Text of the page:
Tuesday, January 23, 2007

Ouray Ice Tests:
Lowa Ice Comp Boots

Lowa Ice Comp BootsThe first thing I did on my first day at the ice festival (after drinking lots of coffee and recovering from a hangover) was to get fitted with Lowa demo boots. Of course, my ultra-wide, high-volume size 6 (yup!) feet didn't fit into anything except the Ice Comp.

Lets backtrack a little here and explain what these boots are all about. Boots with bolted-on crampons, known as "fruit boots" in Canada, were designed for competition mixed climbing the same season leashless tools became manditory. They increase sensitivity for both ice and mixed climbing and have a giant heel spur that I recommend taking off unless you climb M10 or harder. Few ice climbers use them. It's a shame. Changing out of regular ice boots and slipping into these 4.4-pound wonders (including crampons) was impressive. Their nimble feel on the ice was more like carefully placing a rock shoe than bashing a crampon-fitted boot into the ice. They still had just enough heft to place solidly in uniform ice, but could be placed in skinny pillars with a few scratches instead of a kick that could possibly bring down the whole route. There is no comparison on mixed climbing.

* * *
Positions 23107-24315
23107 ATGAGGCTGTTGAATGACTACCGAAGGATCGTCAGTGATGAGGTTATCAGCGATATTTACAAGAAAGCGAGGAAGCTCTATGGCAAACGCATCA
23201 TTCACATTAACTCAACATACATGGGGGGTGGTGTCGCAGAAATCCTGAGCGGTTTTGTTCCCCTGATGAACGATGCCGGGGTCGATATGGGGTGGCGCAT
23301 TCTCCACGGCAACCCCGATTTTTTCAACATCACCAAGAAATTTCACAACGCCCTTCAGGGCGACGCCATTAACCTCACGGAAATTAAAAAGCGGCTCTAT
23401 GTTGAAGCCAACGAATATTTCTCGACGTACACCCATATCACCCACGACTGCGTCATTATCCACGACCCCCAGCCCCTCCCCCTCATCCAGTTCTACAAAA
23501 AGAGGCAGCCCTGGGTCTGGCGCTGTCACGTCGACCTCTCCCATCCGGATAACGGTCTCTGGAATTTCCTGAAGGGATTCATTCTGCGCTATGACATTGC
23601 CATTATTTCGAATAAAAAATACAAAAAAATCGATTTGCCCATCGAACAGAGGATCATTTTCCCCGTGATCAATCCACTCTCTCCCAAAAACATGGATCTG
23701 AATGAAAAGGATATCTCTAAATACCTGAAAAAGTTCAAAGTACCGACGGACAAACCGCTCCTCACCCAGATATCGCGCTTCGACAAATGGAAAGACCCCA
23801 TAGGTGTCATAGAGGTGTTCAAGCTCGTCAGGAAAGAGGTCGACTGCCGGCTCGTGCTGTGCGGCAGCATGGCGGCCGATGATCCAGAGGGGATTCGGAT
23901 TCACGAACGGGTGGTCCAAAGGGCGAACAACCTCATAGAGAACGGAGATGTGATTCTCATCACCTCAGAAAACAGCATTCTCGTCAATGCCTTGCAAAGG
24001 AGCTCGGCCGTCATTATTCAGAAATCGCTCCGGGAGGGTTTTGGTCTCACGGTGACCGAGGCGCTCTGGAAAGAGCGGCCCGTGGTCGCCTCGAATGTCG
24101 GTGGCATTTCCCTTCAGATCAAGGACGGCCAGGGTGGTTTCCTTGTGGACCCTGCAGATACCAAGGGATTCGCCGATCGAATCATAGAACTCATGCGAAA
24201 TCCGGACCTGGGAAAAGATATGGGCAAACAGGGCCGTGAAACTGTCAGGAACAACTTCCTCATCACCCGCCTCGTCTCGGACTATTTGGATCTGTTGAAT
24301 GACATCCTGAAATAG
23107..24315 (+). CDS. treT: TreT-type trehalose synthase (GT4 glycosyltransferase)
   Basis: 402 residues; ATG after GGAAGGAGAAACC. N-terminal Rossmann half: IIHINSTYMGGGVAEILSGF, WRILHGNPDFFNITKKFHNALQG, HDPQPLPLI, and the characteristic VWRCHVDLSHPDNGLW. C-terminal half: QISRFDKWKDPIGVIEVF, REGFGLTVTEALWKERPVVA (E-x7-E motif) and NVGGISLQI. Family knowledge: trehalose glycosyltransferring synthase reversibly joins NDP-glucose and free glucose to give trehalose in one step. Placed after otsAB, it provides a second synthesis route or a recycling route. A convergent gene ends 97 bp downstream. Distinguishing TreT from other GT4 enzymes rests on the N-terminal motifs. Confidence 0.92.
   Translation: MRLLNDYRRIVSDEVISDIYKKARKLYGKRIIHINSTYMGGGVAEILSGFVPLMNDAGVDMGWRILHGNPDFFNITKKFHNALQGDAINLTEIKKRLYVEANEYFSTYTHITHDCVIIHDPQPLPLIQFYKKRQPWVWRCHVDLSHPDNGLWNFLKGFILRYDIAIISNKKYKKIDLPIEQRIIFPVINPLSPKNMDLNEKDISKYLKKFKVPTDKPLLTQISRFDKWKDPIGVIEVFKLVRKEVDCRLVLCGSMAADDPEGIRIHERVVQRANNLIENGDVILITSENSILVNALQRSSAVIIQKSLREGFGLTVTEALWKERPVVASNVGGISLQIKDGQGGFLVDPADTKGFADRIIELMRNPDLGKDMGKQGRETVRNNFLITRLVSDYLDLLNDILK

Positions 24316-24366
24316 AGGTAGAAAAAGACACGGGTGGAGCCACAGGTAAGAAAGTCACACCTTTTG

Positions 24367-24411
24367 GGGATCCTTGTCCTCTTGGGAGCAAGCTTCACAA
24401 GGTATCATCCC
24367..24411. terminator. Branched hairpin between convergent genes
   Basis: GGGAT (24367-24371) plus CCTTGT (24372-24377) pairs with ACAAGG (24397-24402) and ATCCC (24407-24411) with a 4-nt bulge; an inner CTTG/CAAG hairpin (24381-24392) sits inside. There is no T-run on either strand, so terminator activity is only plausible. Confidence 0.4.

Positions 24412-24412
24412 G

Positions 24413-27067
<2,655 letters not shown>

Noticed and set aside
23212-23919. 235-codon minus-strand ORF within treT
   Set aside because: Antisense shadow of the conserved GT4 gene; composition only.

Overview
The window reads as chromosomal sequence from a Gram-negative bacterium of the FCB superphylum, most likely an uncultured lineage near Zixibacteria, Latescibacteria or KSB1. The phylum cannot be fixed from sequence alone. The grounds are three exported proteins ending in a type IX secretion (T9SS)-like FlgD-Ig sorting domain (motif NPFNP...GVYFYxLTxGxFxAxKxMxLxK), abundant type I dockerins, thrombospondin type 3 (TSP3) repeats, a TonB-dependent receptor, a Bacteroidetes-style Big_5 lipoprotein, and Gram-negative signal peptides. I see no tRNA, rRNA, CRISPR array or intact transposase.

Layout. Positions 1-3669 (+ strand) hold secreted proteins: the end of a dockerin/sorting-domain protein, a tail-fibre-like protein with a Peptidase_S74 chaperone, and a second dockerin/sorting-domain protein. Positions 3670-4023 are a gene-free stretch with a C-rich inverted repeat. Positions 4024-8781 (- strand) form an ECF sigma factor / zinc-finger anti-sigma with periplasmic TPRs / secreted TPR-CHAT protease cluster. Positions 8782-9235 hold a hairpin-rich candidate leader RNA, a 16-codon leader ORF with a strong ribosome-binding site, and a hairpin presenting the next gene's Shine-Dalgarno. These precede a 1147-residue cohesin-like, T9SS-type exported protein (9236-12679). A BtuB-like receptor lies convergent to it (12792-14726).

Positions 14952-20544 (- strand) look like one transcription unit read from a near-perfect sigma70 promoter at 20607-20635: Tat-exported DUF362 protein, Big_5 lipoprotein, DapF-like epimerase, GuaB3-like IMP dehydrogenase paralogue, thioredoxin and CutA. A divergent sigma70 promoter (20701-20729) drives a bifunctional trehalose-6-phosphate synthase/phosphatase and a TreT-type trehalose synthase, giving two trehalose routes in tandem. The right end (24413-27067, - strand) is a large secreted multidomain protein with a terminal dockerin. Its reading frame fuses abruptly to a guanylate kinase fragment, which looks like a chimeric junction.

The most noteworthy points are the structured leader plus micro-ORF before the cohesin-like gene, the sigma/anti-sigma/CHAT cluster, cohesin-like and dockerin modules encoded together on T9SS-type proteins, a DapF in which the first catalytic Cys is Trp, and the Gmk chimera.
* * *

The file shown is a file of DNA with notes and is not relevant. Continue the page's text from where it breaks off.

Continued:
Surprisingly, the Lowa Ice Comp boots were pretty warm. My toes got a bit chilly toward the end of the day, but nothing too bad. The only real drawback is that you have to approach in a separate pair of boots and bring these along to change into at the ice. It's a pain, but worth it for really hard terrain.

Benefits:
  • Ultra-precise footwork
  • Lightweight
  • Built-in gaiter
  • Removable heel spur
Drawbacks:
  • Need to approach in other boots
  • A little on the cold side
  • Only for cragging, not for the mountains

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